The first thing that comes to most travellers’ minds is that Spiti is this other-worldly place in Himachal Pradesh, far away from human reach. That’s because it was actually forbidden to travellers for almost 30 years. Spiti lies across Trans-Himalayas and is nothing like a quintessential Himalayan beauty, but is as much of a wonder. It doesn’t have soaring snow peaks, pine forests and sweeping green meadows; instead, since it is a cold desert mountain valley, it is replete with barren hills, grey scale slopes, pristine blue lakes, heavily inhabited villages and beautiful monasteries dramatically perched on the landscape.

Spiti is a perfect blend of Indian and Tibetan culture; and a traveller has much to see and do in this Himalayan landscape. This is what you can do:

Get a peak into Spitian religion by visiting their fascinating monasteries


The most interesting aspect of Spiti is its Gompas that are considered as the centre of Buddhism and are a major guiding force in a Spitian’s life. What makes them even more lovely is their unique location; perched atop mountains, almost all the villages have a monastery. Their vibrant thangkas, murals, scriptures, paintings and prayers of the red robed lamas also make for great photographs. The five major monasteries in Spiti are: Key Monastery, Tangyud Monastery, Dhankar Monastery, Kungri Monastery and Tabo Monastery.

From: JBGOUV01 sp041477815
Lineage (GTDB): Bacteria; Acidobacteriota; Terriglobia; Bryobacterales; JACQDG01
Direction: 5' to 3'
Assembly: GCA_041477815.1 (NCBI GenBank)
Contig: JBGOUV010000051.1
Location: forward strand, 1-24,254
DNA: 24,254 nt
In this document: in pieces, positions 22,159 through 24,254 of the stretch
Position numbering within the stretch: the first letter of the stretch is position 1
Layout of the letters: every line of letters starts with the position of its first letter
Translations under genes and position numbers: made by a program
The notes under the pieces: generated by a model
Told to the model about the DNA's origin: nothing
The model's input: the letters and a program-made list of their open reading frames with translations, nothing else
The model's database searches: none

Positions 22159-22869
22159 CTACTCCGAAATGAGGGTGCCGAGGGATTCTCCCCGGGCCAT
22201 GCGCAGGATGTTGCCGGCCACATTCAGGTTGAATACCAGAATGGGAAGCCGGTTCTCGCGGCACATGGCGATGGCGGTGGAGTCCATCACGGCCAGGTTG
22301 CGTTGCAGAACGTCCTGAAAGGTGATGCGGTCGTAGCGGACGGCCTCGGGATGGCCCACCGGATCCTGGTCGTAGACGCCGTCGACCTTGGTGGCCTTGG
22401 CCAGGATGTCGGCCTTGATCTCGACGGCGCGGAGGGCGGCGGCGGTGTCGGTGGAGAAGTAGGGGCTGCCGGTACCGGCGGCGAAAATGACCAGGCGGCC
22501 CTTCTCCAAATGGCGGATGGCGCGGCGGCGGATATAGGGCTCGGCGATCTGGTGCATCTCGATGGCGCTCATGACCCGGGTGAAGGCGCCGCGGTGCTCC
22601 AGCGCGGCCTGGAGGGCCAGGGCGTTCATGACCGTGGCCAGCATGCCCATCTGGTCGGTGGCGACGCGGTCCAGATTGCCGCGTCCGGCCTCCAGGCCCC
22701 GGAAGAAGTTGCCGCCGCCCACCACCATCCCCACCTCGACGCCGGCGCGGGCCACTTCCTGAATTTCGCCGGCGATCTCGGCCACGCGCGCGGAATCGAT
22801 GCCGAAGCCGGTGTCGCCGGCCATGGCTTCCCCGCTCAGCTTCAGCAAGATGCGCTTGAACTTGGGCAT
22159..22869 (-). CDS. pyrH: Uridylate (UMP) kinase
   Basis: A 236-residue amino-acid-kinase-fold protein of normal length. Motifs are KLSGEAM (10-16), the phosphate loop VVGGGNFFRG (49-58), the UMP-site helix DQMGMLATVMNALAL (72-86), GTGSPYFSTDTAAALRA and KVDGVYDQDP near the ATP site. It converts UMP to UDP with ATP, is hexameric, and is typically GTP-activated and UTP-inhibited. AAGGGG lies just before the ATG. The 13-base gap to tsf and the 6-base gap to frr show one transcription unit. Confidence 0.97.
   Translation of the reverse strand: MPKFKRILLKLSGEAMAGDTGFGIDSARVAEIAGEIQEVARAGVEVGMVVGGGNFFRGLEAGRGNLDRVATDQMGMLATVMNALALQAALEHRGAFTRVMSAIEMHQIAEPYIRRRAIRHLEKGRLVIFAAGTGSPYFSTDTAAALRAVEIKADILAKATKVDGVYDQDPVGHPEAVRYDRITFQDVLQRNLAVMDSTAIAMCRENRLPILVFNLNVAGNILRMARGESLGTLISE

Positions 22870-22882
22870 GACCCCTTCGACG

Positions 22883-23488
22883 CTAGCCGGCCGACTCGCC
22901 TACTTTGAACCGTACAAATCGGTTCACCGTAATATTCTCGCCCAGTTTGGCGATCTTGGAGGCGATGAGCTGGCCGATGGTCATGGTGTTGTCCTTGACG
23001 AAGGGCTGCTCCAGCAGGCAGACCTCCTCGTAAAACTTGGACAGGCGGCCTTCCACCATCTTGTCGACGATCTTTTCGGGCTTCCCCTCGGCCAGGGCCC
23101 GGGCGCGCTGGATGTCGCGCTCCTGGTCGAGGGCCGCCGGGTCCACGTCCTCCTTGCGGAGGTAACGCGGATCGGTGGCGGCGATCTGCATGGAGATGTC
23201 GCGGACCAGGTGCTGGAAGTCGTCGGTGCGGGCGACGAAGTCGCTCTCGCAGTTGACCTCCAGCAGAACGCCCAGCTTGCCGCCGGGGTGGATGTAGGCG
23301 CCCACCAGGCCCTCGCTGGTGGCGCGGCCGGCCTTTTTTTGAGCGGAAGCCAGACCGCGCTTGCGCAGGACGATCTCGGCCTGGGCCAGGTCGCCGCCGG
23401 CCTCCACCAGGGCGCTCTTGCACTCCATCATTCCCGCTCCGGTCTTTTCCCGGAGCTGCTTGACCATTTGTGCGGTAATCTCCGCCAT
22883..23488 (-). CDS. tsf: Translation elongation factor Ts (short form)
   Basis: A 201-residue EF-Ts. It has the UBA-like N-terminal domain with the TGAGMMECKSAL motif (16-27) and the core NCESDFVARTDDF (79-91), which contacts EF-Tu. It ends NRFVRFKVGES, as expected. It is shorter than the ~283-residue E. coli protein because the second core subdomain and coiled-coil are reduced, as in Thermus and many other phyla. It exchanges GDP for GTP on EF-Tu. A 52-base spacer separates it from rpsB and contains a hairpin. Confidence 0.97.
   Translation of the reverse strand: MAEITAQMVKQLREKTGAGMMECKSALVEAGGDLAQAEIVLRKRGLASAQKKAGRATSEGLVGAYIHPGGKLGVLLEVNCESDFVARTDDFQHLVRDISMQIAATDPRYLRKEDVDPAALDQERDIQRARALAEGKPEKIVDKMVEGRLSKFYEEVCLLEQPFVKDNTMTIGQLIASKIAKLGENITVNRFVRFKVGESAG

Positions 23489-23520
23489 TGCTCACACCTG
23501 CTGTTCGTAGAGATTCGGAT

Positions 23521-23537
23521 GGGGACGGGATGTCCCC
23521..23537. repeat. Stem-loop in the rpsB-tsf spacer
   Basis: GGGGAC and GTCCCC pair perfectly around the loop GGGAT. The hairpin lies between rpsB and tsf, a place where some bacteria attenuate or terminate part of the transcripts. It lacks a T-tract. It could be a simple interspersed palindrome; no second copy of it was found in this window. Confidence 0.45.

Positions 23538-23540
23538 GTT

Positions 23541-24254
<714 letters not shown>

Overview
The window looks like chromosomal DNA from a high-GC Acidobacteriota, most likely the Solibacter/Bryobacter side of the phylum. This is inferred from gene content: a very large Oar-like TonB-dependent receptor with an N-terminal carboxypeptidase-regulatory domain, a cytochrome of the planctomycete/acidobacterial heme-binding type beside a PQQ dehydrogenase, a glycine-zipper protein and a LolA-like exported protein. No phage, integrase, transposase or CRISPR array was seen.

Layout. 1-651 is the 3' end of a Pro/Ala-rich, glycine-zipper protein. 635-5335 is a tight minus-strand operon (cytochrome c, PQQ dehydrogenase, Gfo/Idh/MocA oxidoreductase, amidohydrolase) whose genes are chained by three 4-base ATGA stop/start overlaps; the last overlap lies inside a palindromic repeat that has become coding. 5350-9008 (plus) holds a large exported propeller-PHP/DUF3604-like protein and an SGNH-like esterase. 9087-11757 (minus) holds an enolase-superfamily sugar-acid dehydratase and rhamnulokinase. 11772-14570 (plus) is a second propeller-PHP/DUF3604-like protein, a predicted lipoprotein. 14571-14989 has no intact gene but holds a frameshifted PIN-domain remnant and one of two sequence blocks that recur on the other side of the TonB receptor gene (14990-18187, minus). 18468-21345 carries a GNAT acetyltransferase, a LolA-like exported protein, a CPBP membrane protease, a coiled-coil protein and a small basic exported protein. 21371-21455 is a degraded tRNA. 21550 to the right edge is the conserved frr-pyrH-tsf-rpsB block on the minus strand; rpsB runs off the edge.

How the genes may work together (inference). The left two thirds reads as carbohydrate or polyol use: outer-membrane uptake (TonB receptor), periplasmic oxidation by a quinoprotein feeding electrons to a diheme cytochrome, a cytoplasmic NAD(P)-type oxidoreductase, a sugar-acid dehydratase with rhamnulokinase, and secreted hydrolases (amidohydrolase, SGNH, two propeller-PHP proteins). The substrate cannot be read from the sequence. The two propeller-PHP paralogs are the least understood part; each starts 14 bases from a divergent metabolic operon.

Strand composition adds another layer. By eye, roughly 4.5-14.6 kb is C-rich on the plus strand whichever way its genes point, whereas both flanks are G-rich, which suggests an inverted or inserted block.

Visit Komic – the world’s highest motorable village 


When in Spiti, don’t miss out the chance to visit the world’s highest motorable village. Situated at a soaring altitude of around 15,027 feet above sea level, Komic village is a storehouse of ancient fossils with a monastery at its entrance and small hills to hike around the village. The best way to get to Komic is by hiring a private taxi from Kaza, which is only 18 – 20 km away.

See a 500 year old mummified body of a Buddhist Monk 

This will literally blow your mind! Around 33 km from Tabo, in a small village named Gue, inside a single glass layer, rests a 500-year-old mummified body of a Buddhist monk, named Sangha Tenzin. This is perhaps one of the rarest mummifications where the process id completely natural with no usage of chemicals. The mummy’s darkened skin looks tight, has teeth and sits upright with his chin resting on his knee in a meditative posture.

Gorgeous home-stays in quaint villages of Spiti

There are quaint and compact villages scattered all across Spiti and are set at three levels of altitude: lower, middle and upper. Kaza, Dhankar, Lhalung, Demul, Komic, Kibber, Tashigang, Mud, Key, Langza and Gete are some well-known villages of Spiti. Each village has a handful of box shaped houses that have started offering home-stays to travellers; and experiencing living in one of those can be quite enriching. You can get a first-hand idea of what it’s like to live in a remote location, what food Spitians eat, what they do when the harsh winters keep them on house arrest for months and how they try to make the most of their resources – Spitians have dry composting toilets which generates manure that they use in their fields.

High Altitude Lakes Of Spiti

If you want to visit the crowing glory of Spiti aka the lakes, you’ve to trek your way up to them. Some of the most beautiful ones in the valley are: Chandratal, Suraj Tal and Dhankar. Chandratal particularly is the most favourite among travellers and camping at Chandratal under the star-studded night sky can be a life-altering experience. Sopona lake is another hidden gem that not many travellers know of.

A land of Adventures

Spiti offers a bunch of activities to all the adventure junkies out there: from biking, cycling, mountaineering, trekking to camping, ice climbing and overland jeep safaris. There’s something here for everybody.